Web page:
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Activating Carbon for conductivity.

Discussion in 'General Electronics Discussion' started by ratstar, Mar 11, 2021.

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  1. ratstar

    ratstar

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    Aug 20, 2018
    I put on my stove top a potatos worth of potato slices and chunks, and emmersed it in the flame for about 3 hours, I took it off too early, got 0 conductance, so I put it in a metal wire seive, and then I cooked it a bit more, got it glowing, but I fricken burnt myself on the finger, so best be careful when your dealing with metal next to fire.), and I got last time I checked it was ~13 kilohms at about 1cm apart. (about twice as good as tap water.)

    Heres a pic:
    [​IMG]

    It appears grey because it is mixed with white paint.

    Maybe it would be fun making copious amounts of this stuff, you might be able to get $20 a kilo but probably only if it was really good quality. (Not like this stuff.)

    Have u guys ever done this or have any tips for me? (If you dont mind.)
     
  2. ratstar

    ratstar

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    Aug 20, 2018
    Correction:: when it finally dried properly its twice as BAD as tapwater. it was about 34 kiloohms at a cm apart. (on a good bit..) So the water was actually helping it conduct, not the other way around, or something happened as it dried?? (That it pulled apart from itself?)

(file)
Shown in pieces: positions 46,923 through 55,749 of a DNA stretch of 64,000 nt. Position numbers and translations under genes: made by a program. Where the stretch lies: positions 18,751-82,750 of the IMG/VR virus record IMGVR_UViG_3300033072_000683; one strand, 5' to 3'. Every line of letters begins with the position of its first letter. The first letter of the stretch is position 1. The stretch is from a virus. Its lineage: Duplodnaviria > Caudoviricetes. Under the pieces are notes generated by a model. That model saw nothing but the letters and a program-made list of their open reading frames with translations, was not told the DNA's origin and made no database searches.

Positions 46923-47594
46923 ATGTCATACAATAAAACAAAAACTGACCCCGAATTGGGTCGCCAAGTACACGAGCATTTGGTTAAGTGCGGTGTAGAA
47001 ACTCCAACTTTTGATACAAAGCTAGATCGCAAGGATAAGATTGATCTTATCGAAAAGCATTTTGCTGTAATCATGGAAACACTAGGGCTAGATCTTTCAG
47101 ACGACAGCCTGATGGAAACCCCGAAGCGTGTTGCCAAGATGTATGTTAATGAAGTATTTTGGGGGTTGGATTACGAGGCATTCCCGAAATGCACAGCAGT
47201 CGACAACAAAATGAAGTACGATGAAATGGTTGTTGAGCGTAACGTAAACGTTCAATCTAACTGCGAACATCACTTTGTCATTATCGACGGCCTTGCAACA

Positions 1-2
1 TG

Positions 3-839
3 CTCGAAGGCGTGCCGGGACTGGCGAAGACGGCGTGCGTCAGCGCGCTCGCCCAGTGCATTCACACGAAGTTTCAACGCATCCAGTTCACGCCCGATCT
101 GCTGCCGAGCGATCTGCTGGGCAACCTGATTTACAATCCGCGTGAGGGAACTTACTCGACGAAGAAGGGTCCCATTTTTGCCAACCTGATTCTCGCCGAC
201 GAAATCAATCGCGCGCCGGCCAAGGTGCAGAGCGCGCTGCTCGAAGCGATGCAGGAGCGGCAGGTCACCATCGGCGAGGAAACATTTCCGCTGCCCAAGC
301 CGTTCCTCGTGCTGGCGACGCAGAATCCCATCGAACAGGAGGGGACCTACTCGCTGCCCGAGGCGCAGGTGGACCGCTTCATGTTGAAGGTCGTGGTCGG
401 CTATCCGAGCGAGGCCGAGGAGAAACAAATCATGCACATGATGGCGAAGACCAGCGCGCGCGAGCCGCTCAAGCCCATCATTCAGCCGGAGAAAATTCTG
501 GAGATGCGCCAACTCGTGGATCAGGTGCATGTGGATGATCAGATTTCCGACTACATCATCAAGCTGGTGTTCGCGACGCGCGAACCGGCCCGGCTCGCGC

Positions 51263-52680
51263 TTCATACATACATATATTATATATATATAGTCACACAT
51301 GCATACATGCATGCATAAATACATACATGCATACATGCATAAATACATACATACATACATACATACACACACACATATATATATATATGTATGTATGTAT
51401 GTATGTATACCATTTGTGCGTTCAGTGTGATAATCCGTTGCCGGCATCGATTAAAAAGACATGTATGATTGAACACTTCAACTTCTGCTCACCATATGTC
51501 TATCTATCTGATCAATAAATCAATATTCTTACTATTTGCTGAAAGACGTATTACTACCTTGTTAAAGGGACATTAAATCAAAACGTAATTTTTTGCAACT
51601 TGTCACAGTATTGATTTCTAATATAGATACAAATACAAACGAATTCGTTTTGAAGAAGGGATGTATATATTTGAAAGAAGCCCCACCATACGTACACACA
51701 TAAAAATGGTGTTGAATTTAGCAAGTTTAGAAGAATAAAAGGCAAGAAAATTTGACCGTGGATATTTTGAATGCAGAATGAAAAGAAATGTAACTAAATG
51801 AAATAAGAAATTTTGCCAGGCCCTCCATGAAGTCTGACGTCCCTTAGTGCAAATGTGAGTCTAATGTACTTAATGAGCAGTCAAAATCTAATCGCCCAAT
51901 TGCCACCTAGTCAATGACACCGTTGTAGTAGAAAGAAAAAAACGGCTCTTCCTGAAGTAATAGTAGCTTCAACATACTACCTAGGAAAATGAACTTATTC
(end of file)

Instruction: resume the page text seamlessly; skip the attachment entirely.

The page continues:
3. CapSteel

    CapSteel

    14
    3
    Mar 7, 2016
    Wow, never heard of anyone making resistors out of burnt potatoes!
     
    ratstar likes this.
  4. Nanren888

    Nanren888

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    148
    Nov 8, 2015
    Carbon rods from the centre of batteries? - used them for carbon arcs. Might be ok to take a file to one. Maybe start with a big battery?
    Sorry? What's the aim?
     
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  5. ratstar

    ratstar

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    Aug 20, 2018
     
  6. Alec_t

    Alec_t

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    807
    Jul 7, 2015
    Have you tested the conductivity of artists' charcoal sticks?
     
  7. ratstar

    ratstar

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    Aug 20, 2018
    I actually havent, I wonder if they make sure its conductive for quality anyway. Be interesting to see if they do that.
     
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